Pastoral approaches to the problem of divorce in the Mukono diocese
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Marriage as the foundation of the family on which the church and society is built has had drastic challenges for men, women, children, families, the church, and the society of Uganda as a result of sociocultural influences, globalization, and modernization which have spread world-wide.
The primary objective of this study is to help the Mukono Diocese and the Anglican Church of Uganda understand her responsibilities in addressing the challenges of marriage in the lives of her members, their families, the church, and society.
Jesus' ministry oflove, compassion, and forgiveness attracted multitudes of people because He addressed the real problems of their lives. His example can help the present church and her leadership set up primary goals and objectives in dealing with problems among her members and families who are mourning and grieving as a result of broken marriages. This project will encourage the church in her teaching and preaching to emphasize Christian love, compassion, forgiveness, and healing for her members rather than merely moralizing and promoting judgment, condemnation, rejection, and abandonment of her members.
The intention of this paper is to transform the church of Christ, the Anglican Church of Uganda, and the Mukono Diocese, in particular, into a family of believers based on Jesus' love, compassion, and forgiveness. This transformation is needed because it seems that the main agenda of the present church is to be more or less a society based on discrimination and division among her members. The church as a family and Body of Christ is a fellowship where all members come together, meet their God, and share their joys and sorrows. lt must be a place for those who are mourning and broken-hearted to reveal their wounds and find new hope, love, and healing.
Therefore, this thesis is intended to help and guide the entire church of Uganda to understand and base her mission statement on the foundation of Jesus' ministry as the founder and cornerstone on which the church is built. lt will also help the present church to realize how best it can apply these foundational truths into the contextual and contemporary pastoral approaches and solutions to the challenges of marriage, relationships, and the effects of broken marriages on the couples who are divorced, their children, families, and relatives as well as to the church, and society at large. This project is divided into four chapters and a conclusion.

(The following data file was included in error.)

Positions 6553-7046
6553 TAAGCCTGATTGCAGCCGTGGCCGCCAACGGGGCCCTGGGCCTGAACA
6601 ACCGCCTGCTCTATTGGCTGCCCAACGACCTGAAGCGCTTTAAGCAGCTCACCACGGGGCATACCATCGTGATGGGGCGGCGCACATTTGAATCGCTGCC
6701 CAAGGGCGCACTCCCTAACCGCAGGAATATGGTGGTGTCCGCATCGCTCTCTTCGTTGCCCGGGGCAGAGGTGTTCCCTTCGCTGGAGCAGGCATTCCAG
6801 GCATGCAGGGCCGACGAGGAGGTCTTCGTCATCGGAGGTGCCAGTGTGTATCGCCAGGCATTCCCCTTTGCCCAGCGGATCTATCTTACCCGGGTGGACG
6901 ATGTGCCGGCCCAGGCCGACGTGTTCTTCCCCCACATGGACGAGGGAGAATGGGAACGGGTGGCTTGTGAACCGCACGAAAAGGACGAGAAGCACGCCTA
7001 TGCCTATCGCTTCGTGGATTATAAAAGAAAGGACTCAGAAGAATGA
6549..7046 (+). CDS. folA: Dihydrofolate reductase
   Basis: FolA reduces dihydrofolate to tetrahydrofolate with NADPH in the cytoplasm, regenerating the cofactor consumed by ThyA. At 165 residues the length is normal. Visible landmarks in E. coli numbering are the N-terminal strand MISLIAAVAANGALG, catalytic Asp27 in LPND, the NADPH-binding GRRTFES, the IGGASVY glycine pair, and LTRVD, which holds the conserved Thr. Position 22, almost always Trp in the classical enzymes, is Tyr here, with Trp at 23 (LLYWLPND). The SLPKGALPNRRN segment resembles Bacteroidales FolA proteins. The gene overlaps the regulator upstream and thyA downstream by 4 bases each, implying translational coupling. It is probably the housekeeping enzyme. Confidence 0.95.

Chapter one presents God's intent for marriage, Jesus and Paul's teaching on marriage and divorce in the church, the Biblical interpretation of marriage, and an understanding of the concept of marriage among the Baganda tribe, the majority group in the Mukono Diocese.
Chapter two discusses the effects of broken marriages and relationships on couples, their children, parents, relatives, church, and society.
Chapter three proposes contemporary, pastoral approaches to the problem in Mukono Diocese and the Church of Uganda and how the church can best address marital disorders in order to bring back stability to marriage as an institution based on the principles of Christian marriage.
Chapter four presents the basic foundations of Jesus' ministry, based on love, compassion, forgiveness, and reconciliation among believers of one family, which is the church and the Body of Christ. This chapter also calls the present church to become a healing family for her wounded members which can only be achieved through the revision of the thinking of decision makers and policy implementers if the church is to address the real needs of people.
The conclusion reflects on some of the key issues, challenges, proposals, and solutions that the church must consider.
I believe that the ideas discussed in this project will be of great use and help to the Christians, lay readers, priests, the Bishop of Mukono Diocese, and the leadership of the Anglican Church of Uganda.